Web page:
It’s a minimum of 3 hours and 171 miles from Portland. You must go to Eugene / Springfield via I-5 S and then OR-126 E. From McKenzie Bridge, OR, travel east on Highway 126 to Highway 242. Travel east on Highway 242 for 9 miles to Proxy Falls Trailhead.

Our Tip: Driving from Portland? Check out our detailed Portland Itinerary!

Is the road to Proxy Falls Hike open?

Oregon Route 242, known as a portion of the McKenzie Highway (Oregon Hwy 242), is closed during winter—generally from November 1 until about mid-June every year due to snow. So, before you go, check the conditions on tripcheck.com.

However, bicycle access is still possible during the shoulder seasons. Winter adventure enthusiasts also use snowshoes to get to Proxy Falls during snowfall when road 242 is closed.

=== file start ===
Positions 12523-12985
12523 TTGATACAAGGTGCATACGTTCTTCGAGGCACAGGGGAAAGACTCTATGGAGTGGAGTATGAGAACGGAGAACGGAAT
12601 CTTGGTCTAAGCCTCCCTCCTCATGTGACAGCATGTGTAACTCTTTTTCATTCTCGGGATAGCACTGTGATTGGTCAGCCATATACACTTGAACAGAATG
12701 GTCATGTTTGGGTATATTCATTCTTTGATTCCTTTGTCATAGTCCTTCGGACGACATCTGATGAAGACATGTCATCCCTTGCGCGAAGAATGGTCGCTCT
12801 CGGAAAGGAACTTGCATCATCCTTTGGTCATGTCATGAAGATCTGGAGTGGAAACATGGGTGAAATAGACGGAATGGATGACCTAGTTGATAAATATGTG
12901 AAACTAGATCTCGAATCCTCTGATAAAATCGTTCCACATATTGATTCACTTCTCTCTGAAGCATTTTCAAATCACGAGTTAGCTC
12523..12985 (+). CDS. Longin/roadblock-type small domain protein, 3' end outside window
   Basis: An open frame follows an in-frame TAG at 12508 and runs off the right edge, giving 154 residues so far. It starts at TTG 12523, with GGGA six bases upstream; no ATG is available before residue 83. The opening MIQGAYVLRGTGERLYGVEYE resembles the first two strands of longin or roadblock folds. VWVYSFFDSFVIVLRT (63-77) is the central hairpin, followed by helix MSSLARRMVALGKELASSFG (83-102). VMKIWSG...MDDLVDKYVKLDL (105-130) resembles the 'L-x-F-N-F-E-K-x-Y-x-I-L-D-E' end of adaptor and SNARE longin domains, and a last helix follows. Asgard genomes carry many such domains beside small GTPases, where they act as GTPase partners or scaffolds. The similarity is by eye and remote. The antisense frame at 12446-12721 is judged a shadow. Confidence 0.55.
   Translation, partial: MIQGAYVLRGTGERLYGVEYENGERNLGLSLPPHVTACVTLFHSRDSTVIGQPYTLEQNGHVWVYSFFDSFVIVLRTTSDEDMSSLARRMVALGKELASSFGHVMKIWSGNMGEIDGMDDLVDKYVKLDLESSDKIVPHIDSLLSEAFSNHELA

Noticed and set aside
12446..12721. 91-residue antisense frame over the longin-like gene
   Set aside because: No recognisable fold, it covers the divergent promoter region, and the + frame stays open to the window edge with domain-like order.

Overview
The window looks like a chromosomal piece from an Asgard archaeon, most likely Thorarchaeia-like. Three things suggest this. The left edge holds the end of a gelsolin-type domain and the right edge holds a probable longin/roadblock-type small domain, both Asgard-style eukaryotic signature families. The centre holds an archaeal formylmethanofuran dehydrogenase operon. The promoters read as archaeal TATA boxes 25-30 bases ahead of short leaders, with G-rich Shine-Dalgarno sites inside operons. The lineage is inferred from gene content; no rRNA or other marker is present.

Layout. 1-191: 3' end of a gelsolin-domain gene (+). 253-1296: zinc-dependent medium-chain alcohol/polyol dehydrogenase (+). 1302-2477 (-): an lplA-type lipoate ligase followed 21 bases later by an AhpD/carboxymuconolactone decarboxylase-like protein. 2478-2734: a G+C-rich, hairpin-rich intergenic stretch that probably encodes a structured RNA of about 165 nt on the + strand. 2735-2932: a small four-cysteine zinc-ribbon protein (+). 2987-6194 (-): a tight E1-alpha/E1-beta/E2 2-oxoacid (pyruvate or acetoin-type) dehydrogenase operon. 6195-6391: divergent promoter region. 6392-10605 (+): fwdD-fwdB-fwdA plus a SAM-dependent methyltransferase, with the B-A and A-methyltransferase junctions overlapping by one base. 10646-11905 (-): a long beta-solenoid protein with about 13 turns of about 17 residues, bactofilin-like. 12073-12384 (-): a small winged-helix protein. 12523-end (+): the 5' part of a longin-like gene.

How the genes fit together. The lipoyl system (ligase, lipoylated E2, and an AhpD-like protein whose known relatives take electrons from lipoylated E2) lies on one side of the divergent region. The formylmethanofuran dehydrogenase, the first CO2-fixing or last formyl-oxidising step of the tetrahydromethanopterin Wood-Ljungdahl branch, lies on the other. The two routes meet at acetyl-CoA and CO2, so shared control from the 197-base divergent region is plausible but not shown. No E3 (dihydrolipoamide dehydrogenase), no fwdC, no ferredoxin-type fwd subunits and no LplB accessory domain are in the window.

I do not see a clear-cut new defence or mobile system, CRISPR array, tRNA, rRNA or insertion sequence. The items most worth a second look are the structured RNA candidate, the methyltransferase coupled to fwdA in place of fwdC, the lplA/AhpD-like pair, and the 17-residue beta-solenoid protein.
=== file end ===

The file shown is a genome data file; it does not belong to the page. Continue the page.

PRO TIP: If you have time, take The McKenzie Pass-Santiam Pass Scenic Byway, which takes you on a journey through a land of contrasts. Driving offers amazing views. It’s a great idea to start this route in Sisters. You’ll encounter lush forests, crystal-clear lakes, and lava fields on the west side of the Cascades. Sometimes, you will feel like you are on the empty moon, sometimes in the deep and wet jungle. Broken Top Mountain, Mount Washington, and The Three Sisters tower above the Scenic Byway.

You can plan your road trip with Oregon Road & Recreation Atlas. It is very informative and detailed. Thanks to this atlas, our trip was more interesting, as we could quickly learn what was nearby and plan our route. It’s also a useful alternative to GPS maps when traveling.

Proxy Falls-water cascades down green mossy rocks.